My social life became obsolete. I could feel the stares of other Black students on campus who knew I had been on line. Despite knowing the chaos and terror I’d endured that led me to quit, I still felt ashamed. Everything that gave me a sense of place was gone. One day I was surrounded by people who I thought loved me like sisters. I gave that up and instead there was just silence and loneliness.

I felt like a walking pariah.

I didn’t understand what was wrong with me. It was as if my mind was always racing at 100 miles per hour, but my body could barely move at all. I couldn’t shake the thoughts of terror. And the nightmares always caught up with me. Every night I’d continually end up back in that field on that that lukewarm night playing blindfolded football, trying to find my line.

The paranoia and anxiety caused me to isolate myself and I sank into a deep depression. It wasn’t long before I stopped leaving my apartment altogether. I always felt like someone was watching me. I lost myself. Slowly, I stopped attending my classes. I would spend days in bed, not eating or drinking. Just sleeping. Trying to sleep away the pain of everything I believed I had lost.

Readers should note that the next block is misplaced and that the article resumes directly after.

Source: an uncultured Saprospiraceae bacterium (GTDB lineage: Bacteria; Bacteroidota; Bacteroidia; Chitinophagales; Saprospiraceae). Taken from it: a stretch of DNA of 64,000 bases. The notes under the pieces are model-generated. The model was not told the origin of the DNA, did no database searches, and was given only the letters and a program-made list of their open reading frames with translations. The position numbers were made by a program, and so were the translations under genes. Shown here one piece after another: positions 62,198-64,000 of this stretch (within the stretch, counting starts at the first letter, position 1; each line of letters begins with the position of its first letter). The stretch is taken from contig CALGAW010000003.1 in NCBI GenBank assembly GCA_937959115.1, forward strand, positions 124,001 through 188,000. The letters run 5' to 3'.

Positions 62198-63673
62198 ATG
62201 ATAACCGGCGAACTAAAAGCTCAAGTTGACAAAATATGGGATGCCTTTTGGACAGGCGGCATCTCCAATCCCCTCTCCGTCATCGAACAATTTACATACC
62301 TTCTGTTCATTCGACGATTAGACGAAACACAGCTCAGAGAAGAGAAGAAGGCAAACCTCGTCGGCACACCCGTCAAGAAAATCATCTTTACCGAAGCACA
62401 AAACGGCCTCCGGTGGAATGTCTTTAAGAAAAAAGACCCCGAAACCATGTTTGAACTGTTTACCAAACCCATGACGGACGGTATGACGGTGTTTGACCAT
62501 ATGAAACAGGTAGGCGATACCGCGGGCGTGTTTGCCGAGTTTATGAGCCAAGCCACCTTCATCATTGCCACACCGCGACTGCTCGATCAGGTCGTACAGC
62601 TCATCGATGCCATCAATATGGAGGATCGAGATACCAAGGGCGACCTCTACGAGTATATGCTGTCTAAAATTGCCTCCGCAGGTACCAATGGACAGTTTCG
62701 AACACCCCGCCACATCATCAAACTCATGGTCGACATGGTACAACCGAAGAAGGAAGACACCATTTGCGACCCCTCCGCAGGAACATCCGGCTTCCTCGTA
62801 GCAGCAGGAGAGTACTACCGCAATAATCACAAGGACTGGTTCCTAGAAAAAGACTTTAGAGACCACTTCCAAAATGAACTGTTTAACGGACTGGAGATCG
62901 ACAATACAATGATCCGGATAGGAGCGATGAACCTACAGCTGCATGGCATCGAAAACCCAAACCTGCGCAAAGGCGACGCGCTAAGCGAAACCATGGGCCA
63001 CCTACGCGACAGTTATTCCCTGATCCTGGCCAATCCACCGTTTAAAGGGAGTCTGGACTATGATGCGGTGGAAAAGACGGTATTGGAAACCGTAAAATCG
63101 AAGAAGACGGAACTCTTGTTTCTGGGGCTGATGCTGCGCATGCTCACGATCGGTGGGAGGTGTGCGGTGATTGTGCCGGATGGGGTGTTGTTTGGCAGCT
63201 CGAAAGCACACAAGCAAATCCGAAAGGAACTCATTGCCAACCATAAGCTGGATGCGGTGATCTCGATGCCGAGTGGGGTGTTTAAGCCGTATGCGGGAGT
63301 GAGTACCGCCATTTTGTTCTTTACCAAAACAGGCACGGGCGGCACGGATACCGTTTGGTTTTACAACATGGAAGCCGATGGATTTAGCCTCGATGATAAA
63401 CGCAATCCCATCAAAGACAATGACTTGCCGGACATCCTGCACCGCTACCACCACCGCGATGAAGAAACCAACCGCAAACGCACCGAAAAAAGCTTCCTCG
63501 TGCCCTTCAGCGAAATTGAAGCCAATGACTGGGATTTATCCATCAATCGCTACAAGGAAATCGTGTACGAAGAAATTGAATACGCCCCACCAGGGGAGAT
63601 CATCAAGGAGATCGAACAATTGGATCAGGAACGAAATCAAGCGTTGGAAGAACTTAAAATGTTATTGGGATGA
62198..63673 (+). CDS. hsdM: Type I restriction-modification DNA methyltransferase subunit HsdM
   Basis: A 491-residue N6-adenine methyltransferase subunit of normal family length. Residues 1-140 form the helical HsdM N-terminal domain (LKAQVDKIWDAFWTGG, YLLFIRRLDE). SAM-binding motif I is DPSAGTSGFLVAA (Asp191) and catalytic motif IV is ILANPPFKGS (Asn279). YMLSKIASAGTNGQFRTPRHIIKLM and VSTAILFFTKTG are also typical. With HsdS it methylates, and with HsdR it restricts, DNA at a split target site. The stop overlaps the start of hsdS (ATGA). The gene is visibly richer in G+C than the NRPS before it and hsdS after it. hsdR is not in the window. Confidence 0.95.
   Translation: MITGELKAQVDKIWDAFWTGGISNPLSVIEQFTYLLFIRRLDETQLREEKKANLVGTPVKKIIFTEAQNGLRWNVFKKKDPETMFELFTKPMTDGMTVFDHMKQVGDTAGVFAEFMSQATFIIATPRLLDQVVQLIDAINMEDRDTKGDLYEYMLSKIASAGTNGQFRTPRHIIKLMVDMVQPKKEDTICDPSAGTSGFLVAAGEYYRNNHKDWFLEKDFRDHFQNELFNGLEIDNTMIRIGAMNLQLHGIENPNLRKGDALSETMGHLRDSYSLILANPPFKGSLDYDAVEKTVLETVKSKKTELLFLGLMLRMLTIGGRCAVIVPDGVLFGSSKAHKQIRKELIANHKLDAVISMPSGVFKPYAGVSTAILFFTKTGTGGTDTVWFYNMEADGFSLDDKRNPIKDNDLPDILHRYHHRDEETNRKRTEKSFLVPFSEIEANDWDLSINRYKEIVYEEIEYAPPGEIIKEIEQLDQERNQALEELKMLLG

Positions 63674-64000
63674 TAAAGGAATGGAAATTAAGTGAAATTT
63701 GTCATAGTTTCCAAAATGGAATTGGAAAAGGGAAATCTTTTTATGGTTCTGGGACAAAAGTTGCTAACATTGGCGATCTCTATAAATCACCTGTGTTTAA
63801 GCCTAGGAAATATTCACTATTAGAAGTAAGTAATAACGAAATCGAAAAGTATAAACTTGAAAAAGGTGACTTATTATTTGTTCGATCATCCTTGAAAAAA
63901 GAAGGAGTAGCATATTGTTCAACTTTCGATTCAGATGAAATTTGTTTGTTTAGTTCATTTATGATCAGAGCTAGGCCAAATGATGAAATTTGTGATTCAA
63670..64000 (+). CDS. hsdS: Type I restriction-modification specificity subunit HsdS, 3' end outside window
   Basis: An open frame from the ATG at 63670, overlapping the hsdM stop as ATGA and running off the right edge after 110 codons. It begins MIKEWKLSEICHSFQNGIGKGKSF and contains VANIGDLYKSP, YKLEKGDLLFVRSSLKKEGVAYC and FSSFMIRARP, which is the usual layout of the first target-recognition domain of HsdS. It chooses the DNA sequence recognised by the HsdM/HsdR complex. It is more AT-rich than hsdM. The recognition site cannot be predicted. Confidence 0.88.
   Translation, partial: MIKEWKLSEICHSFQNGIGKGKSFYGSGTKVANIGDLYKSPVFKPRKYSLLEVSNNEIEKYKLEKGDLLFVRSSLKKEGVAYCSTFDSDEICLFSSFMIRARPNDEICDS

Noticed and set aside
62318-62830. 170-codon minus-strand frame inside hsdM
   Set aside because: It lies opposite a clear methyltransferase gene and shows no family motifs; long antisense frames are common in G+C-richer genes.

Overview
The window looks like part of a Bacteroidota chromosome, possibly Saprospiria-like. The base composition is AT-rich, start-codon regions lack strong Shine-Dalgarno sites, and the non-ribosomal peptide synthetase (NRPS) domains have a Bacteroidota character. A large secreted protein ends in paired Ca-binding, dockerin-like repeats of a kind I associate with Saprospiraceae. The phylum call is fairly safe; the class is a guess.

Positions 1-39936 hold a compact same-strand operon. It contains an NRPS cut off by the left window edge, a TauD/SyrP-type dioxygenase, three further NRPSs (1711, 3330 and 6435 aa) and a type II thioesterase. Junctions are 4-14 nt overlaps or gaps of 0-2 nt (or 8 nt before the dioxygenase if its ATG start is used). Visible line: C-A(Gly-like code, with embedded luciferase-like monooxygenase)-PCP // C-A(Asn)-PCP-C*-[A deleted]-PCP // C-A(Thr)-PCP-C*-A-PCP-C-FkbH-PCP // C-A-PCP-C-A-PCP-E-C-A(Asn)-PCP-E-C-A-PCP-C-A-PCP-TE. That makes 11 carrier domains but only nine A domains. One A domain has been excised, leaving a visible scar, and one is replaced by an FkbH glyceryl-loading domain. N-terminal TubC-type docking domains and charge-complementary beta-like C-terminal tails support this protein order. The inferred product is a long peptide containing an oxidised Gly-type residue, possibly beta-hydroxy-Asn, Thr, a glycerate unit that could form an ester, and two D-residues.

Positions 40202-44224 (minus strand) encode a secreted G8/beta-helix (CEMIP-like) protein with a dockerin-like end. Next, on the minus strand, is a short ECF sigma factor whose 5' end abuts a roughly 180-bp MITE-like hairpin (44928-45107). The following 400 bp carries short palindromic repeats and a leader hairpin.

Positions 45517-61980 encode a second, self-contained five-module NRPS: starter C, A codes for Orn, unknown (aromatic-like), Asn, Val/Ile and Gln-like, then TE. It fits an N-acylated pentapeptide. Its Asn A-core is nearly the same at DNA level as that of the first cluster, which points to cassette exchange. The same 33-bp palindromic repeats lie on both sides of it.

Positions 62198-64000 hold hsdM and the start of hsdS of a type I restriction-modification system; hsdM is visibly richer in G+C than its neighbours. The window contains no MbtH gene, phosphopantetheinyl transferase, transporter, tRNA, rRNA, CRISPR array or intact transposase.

Anxiety and depression is a chemical imbalance that before pledging I never knew. And it has taken five years to heal from something that was supposed to be so sweet. There is no fear like fearing someone who’s worked to gain your trust and misused it. With years of psychiatric help and therapy, I have been able to overcome the effects of anxiety, depression and the effects of PTSD from pledging.

Looking back, I never would’ve associated PTSD with pledging a BLGO, but with so many failed attempts at controlling the underground hazing process and so many eager college students seeking new experiences and their desire to belong, it all makes sense. Many kids have died trying to pledge, and I wonder how many more mental casualties there have been, caused by those who perform ritualistic hazing processes. How many emotional scars have been left on the hearts of those who chose to walk away?  I’ve never been to war, but I bear the scars of someone who survived the terror of an organization that wasn’t so much about sisterhood after all.